Nelson Mandela Memorialized With a Second Line Parade in New Orleans

Hat tip to Joyce Ladner on Facebook for this link.

I don’t doubt that many native New Orleanians also joined the parade, which began around 2:00 p.m. Central Time.

Thousands of miles away, New Orleanians from South Africa held a second line from Jackson Square to Congo Square to celebrate the life of the man who transformed their country.

St. Claire Adriaan grew up under apartheid. He knows first-hand the difference Nelson Mandela made.

“Seeing the difference in terms of dignity being brought back, humanity being brought back into people’s lives because growing up as a person of color, going through what we have gone through was dehumanizing,” said Adriaan.

For Zandi Ndebele Sutton, Mandela was like family.

“My uncle who raised me up was in prison with Nelson Mandela for 15 years,” she said.

Sutton marched the streets as part of Mandela’s youth leadership in the 1980s. She was there when he was released from prison, and is close with Mandela’s grandchildren.

“In public he was different than he was in a social environment. Most people knew his kindness, his integrity, his dignity that he exuded every where he showed up, but he really, really enjoyed jokes,” said Sutton.

“He taught us to read the newspaper, morning and evening. In the evening when we get together when we met him, he wanted to know ‘What did you learn today? What’s going on in the world?’ Since then that stayed with me.”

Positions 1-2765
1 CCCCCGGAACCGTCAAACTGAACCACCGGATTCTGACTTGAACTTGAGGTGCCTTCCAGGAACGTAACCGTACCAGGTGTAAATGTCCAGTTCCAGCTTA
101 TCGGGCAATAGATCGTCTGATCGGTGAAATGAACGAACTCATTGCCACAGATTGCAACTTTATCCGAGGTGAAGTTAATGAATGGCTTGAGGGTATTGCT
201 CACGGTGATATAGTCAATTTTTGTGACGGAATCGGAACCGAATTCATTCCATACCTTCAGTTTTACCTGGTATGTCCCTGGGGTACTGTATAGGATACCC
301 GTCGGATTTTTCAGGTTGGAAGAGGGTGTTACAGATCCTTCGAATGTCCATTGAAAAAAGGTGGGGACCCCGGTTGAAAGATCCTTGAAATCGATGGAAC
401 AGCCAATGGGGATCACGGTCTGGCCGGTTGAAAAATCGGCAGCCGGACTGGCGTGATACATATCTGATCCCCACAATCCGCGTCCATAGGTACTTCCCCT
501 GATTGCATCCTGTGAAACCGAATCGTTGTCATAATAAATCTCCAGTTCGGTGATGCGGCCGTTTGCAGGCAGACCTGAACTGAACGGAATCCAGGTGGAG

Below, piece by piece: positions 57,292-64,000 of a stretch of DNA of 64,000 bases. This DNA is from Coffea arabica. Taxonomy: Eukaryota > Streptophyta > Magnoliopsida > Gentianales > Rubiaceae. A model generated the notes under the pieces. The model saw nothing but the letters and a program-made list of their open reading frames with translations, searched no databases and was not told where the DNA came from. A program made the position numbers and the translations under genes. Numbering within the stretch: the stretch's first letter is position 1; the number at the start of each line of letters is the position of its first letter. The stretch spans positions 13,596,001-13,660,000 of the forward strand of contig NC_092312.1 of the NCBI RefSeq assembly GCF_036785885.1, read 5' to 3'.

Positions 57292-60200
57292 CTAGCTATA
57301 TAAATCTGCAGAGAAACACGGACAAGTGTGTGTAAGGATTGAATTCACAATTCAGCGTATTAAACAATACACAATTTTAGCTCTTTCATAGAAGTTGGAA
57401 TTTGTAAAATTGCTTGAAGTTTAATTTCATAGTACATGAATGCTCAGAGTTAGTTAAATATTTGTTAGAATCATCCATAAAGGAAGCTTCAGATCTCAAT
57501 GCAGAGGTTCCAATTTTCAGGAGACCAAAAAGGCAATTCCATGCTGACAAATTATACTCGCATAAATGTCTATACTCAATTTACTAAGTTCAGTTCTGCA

Trumpeter James Andrews, the older brother of New Orleans’ own Trombone Shorty (and Treme musician),  led the procession through the streets of the French Quarter to the border of Treme, or Congo Square.  The more hardcore partiers and musicians probably decamped to the Andrews family-owned The Oop Poo Pah Doo Bar raise a few toasts.  Remember, this was a celebration of a man’s life as well.

Mourners wrote messages to honor Mandela when the second line ended in Congo Square. Throughout the week, people can also sign a book honoring Mandela at St. Katherine Drexel Prepatory School, formerly Xavier Prep, on Magazine Street. The book will later become part of Mandela’s archives in South Africa.

“It’s like the passing of a family member, you want to be a part of it,” said Keith Doley, honorary consul for the Republic of South Africa to Louisiana.

Those who took part in the second line say the most important way to honor Mandela’s life is to continue his legacy of making a difference for his community, and fighting for both equality and reconciliation.

~ by blksista on December 15, 2013.

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